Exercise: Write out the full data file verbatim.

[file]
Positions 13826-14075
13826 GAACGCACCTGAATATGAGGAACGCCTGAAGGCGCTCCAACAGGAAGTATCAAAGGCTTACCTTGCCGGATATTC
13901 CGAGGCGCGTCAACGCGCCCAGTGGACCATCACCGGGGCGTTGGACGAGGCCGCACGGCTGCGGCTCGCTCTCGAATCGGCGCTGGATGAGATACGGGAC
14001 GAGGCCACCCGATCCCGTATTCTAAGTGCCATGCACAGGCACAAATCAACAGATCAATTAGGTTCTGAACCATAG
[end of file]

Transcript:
Positions 13826-14075
13826 GAACGCACCTGAATATGAGGAACGCCTGAAGGCGCTCCAACAGGAAGTATCAAAGGCTTACCTTGCCGGATATTC
13901 CGAGGCGCGTCAACGCGCCCAGTGGACCATCACCGGGGCGTTGGACGAGGCCGCACGGCTGCGGCTCGCTCTCGAATCGGCGCTGGATGAGATACGGGAC
14001 GAGGCCACCCGATCCCGTATTCTAAGTGCCATGCACAGGCACAAATCAACAGATCAATTAGGTTCTGAACCATAG